Impacts of the mobility on the environment

Mobility means quality of life. However, it also has a significant effect on human health and the environment. Its principal impacts include greenhouse gases, air pollutants, noise and its consumption of land and materials. Preservation of an environment that is as intact as possible and achievement of the climate targets and the goal of becoming carbon neutral by 2050 are currently at odds with the mobility requirements and the growing volumes of passenger and freight traffic.

Transport performance in Switzerland has been continually rising since the mid-1990s. Some three quarters of passenger transport performance (land transport only) is accounted for by motorised road transport. The measures introduced to combat the COVID-19 pandemic, such as the working from home mandate, led to a decline in transport performance in Switzerland in 2020 for the first time since the mid-1990s.

But the residents of Switzerland are not only highly mobile on land: they also fly a lot, with the average number of flights per capita and year rising by 43% to 0.83 between 2010 and 2015.

Due to increasing traffic volumes, in the past the environmental impacts could be only partially reduced through technological advances. Transport still causes a high level of environmental impacts.

Climate, air, noise

The majority of the environmental impacts of the mobility can be attributed to conventional motorised road traffic. This causes most of the emitted greenhouse gases and air pollutants. Road traffic is also the biggest source of noise, well ahead of rail transport and aviation. 

A third of all greenhouse gases emitted in Switzerland originate from motorised transport. In 2020, the emissions generated by the transport sector fell year-on-year by almost 9% and were 8% below the 1990 baseline. The target 10% reduction was therefore missed, even though transport volumes declined massively during the course of the coronavirus pandemic. These figures do not include emissions from international air transport.

While the blending of biofuels has increased in recent years, it accounted for just under 4% of total fuel sales in 2020. More efficient vehicles have also resulted in decreasing CO2 emissions per kilometre. However, the increase in kilometres covered cancelled out these positive effects.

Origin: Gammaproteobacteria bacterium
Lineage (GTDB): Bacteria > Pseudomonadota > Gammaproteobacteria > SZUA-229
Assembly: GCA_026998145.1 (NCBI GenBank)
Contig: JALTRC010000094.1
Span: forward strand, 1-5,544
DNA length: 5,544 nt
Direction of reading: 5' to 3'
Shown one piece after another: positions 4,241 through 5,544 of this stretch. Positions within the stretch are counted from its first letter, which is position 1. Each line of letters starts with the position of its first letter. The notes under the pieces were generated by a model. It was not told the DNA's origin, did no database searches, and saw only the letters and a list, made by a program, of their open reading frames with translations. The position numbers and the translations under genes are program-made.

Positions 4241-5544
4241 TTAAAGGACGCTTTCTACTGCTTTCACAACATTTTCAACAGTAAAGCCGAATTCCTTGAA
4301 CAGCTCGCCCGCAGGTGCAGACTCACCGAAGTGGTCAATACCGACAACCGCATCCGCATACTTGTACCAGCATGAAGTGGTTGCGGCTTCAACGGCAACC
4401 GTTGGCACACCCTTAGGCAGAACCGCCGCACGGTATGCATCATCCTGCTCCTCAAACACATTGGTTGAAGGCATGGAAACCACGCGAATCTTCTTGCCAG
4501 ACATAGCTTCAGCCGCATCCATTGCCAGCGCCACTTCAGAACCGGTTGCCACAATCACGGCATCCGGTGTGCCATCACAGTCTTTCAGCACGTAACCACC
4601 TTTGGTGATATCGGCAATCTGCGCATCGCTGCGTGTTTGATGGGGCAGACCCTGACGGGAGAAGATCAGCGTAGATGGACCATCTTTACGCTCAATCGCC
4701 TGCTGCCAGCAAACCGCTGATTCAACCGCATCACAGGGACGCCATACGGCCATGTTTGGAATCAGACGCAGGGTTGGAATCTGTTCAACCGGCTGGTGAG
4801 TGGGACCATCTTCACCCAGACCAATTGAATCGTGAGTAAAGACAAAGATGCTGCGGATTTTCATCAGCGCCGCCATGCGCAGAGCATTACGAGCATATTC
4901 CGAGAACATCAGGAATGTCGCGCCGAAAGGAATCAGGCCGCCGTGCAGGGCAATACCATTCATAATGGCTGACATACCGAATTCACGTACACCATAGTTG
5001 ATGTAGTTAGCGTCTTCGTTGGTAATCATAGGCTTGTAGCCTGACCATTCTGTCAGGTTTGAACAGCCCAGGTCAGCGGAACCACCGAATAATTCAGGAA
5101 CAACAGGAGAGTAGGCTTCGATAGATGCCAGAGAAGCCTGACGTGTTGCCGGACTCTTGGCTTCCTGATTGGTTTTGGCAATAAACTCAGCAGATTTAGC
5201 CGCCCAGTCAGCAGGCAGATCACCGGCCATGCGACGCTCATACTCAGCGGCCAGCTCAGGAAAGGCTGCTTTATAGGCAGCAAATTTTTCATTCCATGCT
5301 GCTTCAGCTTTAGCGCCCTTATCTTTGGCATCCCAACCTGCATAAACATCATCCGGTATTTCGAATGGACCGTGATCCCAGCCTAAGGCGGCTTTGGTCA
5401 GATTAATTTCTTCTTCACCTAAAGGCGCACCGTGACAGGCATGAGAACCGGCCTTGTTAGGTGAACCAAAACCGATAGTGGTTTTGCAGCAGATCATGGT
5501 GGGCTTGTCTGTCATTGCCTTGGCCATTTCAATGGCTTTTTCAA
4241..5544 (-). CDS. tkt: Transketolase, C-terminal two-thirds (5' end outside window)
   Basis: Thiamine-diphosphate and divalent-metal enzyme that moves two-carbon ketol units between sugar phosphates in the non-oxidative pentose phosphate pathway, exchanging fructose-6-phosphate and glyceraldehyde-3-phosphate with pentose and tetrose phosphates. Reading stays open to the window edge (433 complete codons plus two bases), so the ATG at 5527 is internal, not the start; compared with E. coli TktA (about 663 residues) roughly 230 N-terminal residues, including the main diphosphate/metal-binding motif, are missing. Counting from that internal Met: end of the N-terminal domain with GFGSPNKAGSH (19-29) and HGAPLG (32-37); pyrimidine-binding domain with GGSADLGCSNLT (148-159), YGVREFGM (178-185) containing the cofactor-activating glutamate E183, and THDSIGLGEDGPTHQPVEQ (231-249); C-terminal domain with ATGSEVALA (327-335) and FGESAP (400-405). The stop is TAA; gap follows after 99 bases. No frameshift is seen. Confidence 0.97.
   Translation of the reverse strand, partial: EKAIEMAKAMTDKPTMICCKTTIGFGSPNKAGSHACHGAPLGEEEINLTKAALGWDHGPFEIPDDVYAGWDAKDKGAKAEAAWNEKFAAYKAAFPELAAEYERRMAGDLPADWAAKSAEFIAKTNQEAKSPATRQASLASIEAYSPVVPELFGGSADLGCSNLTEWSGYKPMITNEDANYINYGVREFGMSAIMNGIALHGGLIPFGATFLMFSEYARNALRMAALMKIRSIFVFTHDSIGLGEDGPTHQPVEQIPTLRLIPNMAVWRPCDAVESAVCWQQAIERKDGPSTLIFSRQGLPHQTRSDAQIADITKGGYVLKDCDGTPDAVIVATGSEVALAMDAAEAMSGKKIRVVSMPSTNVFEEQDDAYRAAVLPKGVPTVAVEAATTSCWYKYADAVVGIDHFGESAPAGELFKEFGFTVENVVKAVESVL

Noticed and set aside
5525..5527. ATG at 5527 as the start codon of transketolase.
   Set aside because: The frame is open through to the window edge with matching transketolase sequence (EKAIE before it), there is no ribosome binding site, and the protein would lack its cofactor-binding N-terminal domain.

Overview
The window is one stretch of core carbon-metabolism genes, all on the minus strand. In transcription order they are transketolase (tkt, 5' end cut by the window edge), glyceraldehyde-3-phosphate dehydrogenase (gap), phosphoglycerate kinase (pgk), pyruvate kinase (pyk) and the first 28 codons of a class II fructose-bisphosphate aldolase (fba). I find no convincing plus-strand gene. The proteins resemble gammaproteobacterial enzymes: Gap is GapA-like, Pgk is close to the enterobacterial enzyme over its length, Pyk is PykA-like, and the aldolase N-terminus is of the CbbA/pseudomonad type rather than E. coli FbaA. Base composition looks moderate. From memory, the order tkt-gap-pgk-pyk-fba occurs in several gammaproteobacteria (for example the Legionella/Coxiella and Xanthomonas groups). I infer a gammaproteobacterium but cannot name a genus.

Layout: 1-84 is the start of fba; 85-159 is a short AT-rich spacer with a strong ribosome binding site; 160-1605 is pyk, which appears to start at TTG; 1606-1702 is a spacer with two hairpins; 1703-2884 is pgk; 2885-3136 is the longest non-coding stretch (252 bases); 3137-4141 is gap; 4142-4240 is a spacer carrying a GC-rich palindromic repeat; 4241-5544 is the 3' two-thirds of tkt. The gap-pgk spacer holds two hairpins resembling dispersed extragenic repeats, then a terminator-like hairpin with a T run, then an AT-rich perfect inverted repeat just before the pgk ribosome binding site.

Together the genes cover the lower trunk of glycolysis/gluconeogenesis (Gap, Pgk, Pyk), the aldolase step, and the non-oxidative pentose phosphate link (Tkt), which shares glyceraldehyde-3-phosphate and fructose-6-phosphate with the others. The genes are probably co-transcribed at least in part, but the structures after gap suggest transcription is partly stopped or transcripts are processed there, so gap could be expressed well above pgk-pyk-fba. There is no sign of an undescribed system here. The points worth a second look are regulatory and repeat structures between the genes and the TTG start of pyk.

But it is not only road transport that emits large amounts of greenhouse gases, aviation does too. On average, people in Switzerland fly twice as often as people in neighbouring countries, and also more than people in the United States. But international aviation does not currently fall under Switzerland's reduction target.

Damage to nature and the environment, the health impacts caused by noise and emissions, as well as accidents cause what are known as external costs, in other words costs that are not borne directly by transport users. In 2019, these costs amounted to just under CHF 14 billion: 70% from motorised road traffic.

Biodiversity, soils, landscapes

Soil sealing and the fragmentation of habitats by infrastructures, such as roads or settlements, are one of the main causes of the decline in biodiversity. Transport infrastructures are – together with housing – also a fundamental cause of urban sprawl.

Housing, work, transport and recreational facilities take up around 8% of Switzerland’s national territory. Of these settlement areas, traffic areas make up an important share at 30%

Inward urban development has slowed the urban sprawl to some degree, but soil sealing has picked up pace again over the past decade. Settlement and infrastructure growth are the reasons, driven by rising demand for living and working space, as well as transport services.

As a result of new transport facilities, landscape fragmentation increased further between 2014 and 2020, although the rate has slowed in comparison with the 1980s and 1990s. Urban sprawl across the landscape remains extensive, but settlement growth is actually slowing down.

Raw materials

Switzerland uses a great deal of resources (raw materials, including energy sources) which subsequently turn into waste. 7 million tonnes of resources per year are used for mobility, 88% of which is in the form of fuel.

While the total environmental impact of Swiss mobility is dominated by energy use, whose share is about three-fourths, materials make up about a one-fourth share. Among the materials, metals in particular (14.9% overall) cause considerable ecological effects. Despite their small share of the mass, i.e. 0.1%, electronics also make up a significant share, i.e. 4.3%, of the total environmental impact.

The trend towards electric vehicles means the recycling or reconditioning of batteries will become more important, as will the recovery of rare technical metals

Further information 

Last modification 27.04.2023

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